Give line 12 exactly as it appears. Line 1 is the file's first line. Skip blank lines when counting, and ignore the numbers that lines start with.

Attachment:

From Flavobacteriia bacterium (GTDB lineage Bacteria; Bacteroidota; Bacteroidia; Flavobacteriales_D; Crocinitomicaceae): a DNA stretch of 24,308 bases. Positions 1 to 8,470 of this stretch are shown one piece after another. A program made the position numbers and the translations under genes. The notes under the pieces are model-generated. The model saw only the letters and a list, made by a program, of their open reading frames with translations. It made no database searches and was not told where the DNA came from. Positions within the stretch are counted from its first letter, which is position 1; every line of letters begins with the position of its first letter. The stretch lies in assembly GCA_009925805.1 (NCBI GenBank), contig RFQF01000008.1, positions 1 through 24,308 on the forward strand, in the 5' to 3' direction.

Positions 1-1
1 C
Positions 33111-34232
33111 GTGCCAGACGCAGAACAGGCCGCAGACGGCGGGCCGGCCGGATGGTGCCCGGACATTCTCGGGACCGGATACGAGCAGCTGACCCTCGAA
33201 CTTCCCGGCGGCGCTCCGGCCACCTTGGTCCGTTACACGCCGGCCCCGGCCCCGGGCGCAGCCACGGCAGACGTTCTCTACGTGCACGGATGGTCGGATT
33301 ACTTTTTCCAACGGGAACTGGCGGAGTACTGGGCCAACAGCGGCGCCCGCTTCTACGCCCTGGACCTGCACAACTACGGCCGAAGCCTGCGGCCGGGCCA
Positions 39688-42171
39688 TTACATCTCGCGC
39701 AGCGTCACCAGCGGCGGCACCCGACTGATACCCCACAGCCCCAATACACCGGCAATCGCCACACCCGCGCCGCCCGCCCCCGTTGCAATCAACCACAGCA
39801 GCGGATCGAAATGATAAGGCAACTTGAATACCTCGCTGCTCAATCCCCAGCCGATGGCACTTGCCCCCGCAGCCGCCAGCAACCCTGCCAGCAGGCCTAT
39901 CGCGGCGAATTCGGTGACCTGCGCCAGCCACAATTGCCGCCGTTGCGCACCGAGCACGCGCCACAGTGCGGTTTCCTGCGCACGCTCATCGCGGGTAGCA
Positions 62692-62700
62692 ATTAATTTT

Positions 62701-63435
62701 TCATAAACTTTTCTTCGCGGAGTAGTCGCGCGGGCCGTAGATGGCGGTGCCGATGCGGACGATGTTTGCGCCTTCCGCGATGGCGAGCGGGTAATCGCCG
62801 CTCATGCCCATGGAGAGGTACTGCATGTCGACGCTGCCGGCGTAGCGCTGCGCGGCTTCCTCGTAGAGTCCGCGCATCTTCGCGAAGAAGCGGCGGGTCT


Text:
39901 CGCGGCGAATTCGGTGACCTGCGCCAGCCACAATTGCCGCCGTTGCGCACCGAGCACGCGCCACAGTGCGGTTTCCTGCGCACGCTCATCGCGGGTAGCA